As the cornerstone of a future blue water navy, the lead ship of a class of two sisterships, “A”, was approved in 1935 and on 16 November 1935 a contract was awarded to Deutsche Werke shipyard in Kiel. However at that time the largest slip was occupied by Gneisenau, so construction had to wait for it to be cleared, which left time to refine the blueprints. The navy also tested models of elector-hydraulic lifts while the Luftwaffe constructed and tested an arrestor system at Travemünde. In total 2500 tests were made and the design refined until completion. To cope with wind pressure on such a tall hull, German engineers added retractable Voith-Schneider propellers in the bow for extra handling maneuvers. To prevent for aviation fuel fires, tanks fuelling systems non-liquid filled parts were filled with dry gas while serving pipes were surrounded by inert gas pipes. In addition sprinklers were added in all hangars.
Flugzeugträger “A” keel in Kiel AG, 28.12.1936
Concerning the superstructure, which was rather long to accommodate the staged AA artillery 105 mm batteries, the funnel height was reduced for clearing out the belt bridge near Fredericia. This imposed mast and aerials to be retractable, which was proven later unfeasible and all such height limits were dropped. In 1939 also the hull design was altered, the straight stem be converted as a “clipper” bow. The design was altered again in 1941 and 1942.
The 1938 design planned a 250 m long (820 fts 2 in on the waterline) ship, 31.50 m wide at bulge width (103 feets 4 in) and 7.20 draught (23 feets 7 in). Power comprised four shafts, each propelled by a Brown Boveri turbine, fed by 16 La Mont boilers for a total of 200,000 hp and 35 knots top speed. However 1942 design extra weight and bulges reduced that to 33 knots.
Armor protection comprised a 3.5 in belt, 1.5 in hangar deck, 3,5 in flight deck, and 1.5 in casemates.
Armament included eight double 150 mm guns 55 caliber C28 in casemates, six twin 105 mm/65 C33 dual-purpose guns, twenty-two 37mm/83 C33 AA guns in eleven twin mounts, and twenty-eight single 20 mm C38 mounts and possibly quad mounts C38M.
Eventually, the Luftwaffe took on the program more seriously and began modifying the three planes intended to make the onboard complement: These were initially 10 Messerschmitt 109T (T for “träger”), 13 Junkers 87G, a navalised version, and 20 Fieseler Fi 167s torpedo reconnaissance bombers. For simplification, it was later modified to 12 BF109T and 30 Ju87G acting as dive bombers and torpedo launchers. The choice a the Stuka in general seemed a good one as shown by Mediterranean operations (in Crete and elsewhere). It was also a way to simplify maintenance and supplies. In September 1939, Trägergruppe 186 had been formed and tested by the Luftwaffe at Kiel Holtenau, with the planned final complement, for the pilots to be properly trained to operate from mid-1940.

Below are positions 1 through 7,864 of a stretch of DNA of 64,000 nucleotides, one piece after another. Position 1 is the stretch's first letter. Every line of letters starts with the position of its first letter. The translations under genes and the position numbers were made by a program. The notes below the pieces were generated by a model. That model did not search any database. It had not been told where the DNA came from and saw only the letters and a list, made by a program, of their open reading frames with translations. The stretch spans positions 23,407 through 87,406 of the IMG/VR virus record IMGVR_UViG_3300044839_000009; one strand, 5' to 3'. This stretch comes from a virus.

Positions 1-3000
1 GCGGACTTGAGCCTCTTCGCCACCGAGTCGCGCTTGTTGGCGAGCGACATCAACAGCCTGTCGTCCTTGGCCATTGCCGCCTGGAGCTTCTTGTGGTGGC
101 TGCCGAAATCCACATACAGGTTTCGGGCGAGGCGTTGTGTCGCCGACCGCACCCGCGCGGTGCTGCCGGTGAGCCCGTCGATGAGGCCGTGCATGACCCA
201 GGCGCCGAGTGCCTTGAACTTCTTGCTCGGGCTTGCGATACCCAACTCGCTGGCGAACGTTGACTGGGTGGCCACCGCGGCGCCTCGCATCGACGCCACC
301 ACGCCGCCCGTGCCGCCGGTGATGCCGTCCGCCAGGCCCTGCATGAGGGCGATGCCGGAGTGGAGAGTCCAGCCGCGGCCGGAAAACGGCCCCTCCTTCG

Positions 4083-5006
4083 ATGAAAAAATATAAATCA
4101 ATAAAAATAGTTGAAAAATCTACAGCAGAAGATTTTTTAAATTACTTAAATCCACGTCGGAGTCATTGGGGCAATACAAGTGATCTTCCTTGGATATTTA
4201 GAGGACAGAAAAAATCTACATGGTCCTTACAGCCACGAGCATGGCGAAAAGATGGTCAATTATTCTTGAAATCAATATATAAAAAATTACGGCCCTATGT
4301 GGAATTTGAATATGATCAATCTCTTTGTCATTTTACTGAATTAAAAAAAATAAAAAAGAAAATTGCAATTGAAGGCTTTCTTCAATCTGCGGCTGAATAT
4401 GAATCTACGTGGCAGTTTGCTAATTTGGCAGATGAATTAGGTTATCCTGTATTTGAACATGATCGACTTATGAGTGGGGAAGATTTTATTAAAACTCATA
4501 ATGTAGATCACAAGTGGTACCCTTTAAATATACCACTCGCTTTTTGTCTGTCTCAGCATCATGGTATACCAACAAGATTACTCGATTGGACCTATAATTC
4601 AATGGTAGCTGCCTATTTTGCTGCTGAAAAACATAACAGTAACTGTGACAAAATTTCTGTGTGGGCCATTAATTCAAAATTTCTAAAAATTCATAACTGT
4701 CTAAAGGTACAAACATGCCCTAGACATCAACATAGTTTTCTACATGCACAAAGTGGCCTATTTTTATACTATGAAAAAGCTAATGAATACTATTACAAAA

On 28 December 1936, Flugzeugträger A keel was laid down and she was launched on 8 December 1938, the 24th anniversary of the Battle of the Falkland Islands. She was christened by Helene von Zeppelin, daughter of the famous Count. At the outbreak of war projected completion by the middle of 1940 was realistic. However, despite all the efforts put into such project, and progresses, the graf Zeppelin was a casualty of war: Whereas construction was almost 85% complete (the “A” being christened “Graf Zeppelin”) U-boat construction priorities saw the project suspended. There were several nails in the coffin, though.
Graf Zeppelin in Stettin 8.12.1938
The first was linked to the conquest of Norway in April 1940. Whereas priorities to defend the Norwegian coastline asked for coastal guns and anti-aircraft batteries, Raeder also argued that fitting out the ship with the planned fire control system (just sold to USSR) and final guns would take another ten month. Therefore, Hitler suspended work on the aircraft carrier and all the planned guns and FLAK artillery were diverted to Norway.
Moving from places to places and back
In July 1940, Graf Zeppelin hulk was towed from Kiel to Gotenhafen (Gdynia) for a future completion. However when war erupted in the summer of 1941 with the Soviet Union, the ship was towed again this time to Stettin, out of reach of Soviet aviation. This further complicated a hypothetical completion as teams and materials were simply not there. By November, the ship was moved again to Gotenhafen as the German advance pushed back enough the Soviets to stay out of harm’s way. She layed there as a store ship for timber.